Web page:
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Crafting Cempasúchil for Día de los Muertos

Tissue Flower Making | Photo by Abigail Abbott | The Wright State Guardian

In celebration of Día de los Muertos, students gathered to make cempasúchil, or tissue flowers. The Indigenous American Cultural Student Association and the Amigos Latinos Student Association held the event on Thursday, Nov. 2. 

Cempasúchil (tissue flower) background

The word cempasúchil is used interchangeably with tissue flower during the event, when in fact the word means marigold flower. While many different flowers are used during Día de los Muertos, the marigold has become one of the more popular and well-known figures of the celebrations.

The craft is popular and easy to complete, leading to the decision to host an event teaching students how to make them. Felipe Perez, president of Amigos Latinos Student Association, explains that the two clubs also chose tissue flowers due to their importance to Día de los Muertos.

“The cempasúchil (marigold flower) displays bright colors to attract souls to the altar. These tissue flowers, along with the items on the ofrenda, are used to celebrate the lives of those who have passed,” Perez said.

An ofrenda is an altar built in a family’s home and is decorated with personal items related to the deceased. The purpose is to allow for a time of remembrance and celebration of the lives that have been lost.

Making of tissue flowers

Making tissue flowers was a simple process that the coordinators of the event were eager to teach others. To make them, students only need three supplies: craft tissue sheets, pipe cleaners and scissors. In a few steps, a tissue flower can be made in roughly five to 10 minutes. 

According to Perez, the flowers are traditionally made in shades of orange and yellow, but the event offered tissue paper of all colors to help encourage creativity and diversity among the flowers. 

Students’ artistic ability was put to the test, as they combined hues of all kinds to create beautiful marigolds ranging from warm yellow and red to deep, dark purples. 

Athena Long, an attendee of the event, expressed how she felt making her tissue flowers.

“The event was a lot of fun. I enjoyed meeting new people and also learning how to make paper flowers,” Long said.

Community and family

Long’s opinion on the event was shared by many, as it was the perfect opportunity for students to see new faces and bond over the learning experience of making tissue flowers.

The hosts were more than happy to help teach others how to make the tissue flowers, and as more attendees arrived at the event, students stepped up to share their crafting knowledge. While the sense of community was big at this event, the topic of the craft itself is also important for students to know.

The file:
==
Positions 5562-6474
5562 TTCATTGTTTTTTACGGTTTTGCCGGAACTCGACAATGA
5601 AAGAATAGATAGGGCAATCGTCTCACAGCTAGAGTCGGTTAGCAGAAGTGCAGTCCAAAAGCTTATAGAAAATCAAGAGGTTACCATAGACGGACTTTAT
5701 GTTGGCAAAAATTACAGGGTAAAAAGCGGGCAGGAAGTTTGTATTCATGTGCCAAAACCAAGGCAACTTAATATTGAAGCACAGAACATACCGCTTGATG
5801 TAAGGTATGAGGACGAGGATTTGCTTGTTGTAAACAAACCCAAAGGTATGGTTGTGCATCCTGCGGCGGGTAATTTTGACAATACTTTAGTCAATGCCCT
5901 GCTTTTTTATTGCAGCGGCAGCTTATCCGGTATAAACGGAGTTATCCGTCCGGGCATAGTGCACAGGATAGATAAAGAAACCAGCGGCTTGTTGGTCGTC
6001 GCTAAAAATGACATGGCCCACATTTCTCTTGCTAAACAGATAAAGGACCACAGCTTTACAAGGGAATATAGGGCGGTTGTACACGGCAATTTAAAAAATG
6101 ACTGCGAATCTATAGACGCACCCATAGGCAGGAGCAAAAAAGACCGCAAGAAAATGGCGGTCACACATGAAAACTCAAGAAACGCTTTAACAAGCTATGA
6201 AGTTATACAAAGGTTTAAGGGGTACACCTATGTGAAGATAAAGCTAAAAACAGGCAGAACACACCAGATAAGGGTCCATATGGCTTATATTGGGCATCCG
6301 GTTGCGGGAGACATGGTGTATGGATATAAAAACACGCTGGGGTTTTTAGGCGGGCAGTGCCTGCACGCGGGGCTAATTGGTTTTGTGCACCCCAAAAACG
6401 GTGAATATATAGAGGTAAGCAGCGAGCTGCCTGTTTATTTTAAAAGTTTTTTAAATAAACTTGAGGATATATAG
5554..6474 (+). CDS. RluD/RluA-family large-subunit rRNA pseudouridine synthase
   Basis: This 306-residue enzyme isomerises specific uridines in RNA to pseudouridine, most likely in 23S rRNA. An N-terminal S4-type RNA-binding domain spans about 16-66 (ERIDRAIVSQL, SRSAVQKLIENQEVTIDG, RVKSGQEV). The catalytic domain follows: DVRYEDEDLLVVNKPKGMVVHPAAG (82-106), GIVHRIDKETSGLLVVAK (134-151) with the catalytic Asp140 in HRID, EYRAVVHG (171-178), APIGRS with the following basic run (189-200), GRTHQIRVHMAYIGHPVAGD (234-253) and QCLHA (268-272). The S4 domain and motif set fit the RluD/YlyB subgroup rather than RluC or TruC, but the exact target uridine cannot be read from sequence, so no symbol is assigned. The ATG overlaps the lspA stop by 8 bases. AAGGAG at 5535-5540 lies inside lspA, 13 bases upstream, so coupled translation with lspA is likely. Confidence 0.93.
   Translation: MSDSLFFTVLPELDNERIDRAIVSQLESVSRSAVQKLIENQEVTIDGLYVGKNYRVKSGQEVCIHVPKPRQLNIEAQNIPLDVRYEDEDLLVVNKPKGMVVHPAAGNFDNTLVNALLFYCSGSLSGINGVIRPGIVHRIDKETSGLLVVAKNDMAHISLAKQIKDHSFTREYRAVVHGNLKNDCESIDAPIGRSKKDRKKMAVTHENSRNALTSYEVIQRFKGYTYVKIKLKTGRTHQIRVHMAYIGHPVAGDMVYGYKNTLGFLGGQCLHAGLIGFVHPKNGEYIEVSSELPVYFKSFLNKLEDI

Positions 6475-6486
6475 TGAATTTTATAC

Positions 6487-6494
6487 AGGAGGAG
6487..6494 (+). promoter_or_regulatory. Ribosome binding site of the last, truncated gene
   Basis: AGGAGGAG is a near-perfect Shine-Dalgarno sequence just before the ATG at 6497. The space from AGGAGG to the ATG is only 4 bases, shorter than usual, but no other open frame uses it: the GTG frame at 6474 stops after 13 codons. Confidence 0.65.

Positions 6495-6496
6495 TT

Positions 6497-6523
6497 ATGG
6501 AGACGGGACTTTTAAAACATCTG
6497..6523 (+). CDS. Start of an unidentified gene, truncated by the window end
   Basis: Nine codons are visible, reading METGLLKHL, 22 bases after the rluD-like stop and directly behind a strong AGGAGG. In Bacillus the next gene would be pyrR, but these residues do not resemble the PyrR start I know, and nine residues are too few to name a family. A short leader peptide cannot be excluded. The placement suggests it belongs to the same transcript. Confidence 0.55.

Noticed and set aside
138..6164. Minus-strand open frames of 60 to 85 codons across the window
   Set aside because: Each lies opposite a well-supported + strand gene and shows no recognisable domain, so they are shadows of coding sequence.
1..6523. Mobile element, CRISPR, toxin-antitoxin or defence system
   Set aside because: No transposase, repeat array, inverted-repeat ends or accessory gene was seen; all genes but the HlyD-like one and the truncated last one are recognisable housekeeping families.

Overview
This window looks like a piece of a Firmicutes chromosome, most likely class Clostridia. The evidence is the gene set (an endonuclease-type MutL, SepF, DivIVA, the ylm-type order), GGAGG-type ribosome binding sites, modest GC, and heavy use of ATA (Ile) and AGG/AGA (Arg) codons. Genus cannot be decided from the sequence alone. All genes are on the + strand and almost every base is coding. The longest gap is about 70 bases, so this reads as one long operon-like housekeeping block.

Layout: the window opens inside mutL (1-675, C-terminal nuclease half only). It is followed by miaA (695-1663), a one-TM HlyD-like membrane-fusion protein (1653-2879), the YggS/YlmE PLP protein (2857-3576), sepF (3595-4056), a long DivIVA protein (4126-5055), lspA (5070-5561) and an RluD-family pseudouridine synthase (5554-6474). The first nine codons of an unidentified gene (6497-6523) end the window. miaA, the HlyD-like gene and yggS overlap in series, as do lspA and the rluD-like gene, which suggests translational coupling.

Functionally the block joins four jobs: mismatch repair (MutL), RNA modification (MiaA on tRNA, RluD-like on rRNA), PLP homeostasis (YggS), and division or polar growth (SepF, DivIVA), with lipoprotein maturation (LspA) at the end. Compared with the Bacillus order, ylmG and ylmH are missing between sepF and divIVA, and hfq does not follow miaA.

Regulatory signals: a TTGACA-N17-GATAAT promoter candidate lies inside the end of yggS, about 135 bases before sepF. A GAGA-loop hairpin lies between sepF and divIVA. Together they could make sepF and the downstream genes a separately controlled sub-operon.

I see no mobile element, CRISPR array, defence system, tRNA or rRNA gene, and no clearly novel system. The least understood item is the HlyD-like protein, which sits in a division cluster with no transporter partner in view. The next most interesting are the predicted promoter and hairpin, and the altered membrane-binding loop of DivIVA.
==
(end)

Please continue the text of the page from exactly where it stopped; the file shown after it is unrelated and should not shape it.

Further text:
Perez and Tasha Glass, the graphic design chair for IACSA, both brought up how vital it is for students to interact with people and events from different cultures.

“I believe it is important for students to attend these events, as it exposes them to the diverse community here at Wright State. These events allow students to connect with others and learn about the different cultures and traditions celebrated around the world,” Perez said.

Glass provided a special input on the cultural perspective.

“It’s important to students to attend cultural events since it allows them to find a place for them to interact with others of the same culture who may have the same practices,” Glass said.

Both voices present the importance of culture, whether that be learning about new cultures and traditions or finding people with similar practices to bond with.

Future events

Both organizations have upcoming events that they are excited to share with the campus community. The clubs will be collaborating once again on Nov. 14 for an event called Diverse World of Mesoamerica.

“[Diverse World of Mesoamerica] will showcase and explain the differences and similarities between Maya, Aztec and Inca cultures and cuisine,” Glass explained.

Perez was happy to announce a big event for Amigos Latinos in December.

“We will be hosting our traditional Navidad la Comida on Dec. 5 from 12 to 2 p.m. in Student Union 019. We will be providing tamales, hot chocolate and games for all students on campus,” Perez said.

Amigos Latinos has biweekly meetings on Fridays from 3 to 4 p.m. in the Latino Center, located at the Student Union in room 023T. Their next meeting will be on Nov. 17. 

IACSA has meetings every other Tuesday from 3:30 to 4:30 p.m. in the Asian and Native American Center, located in the Student Union in room 023E. Their next meeting will be on Nov. 28.

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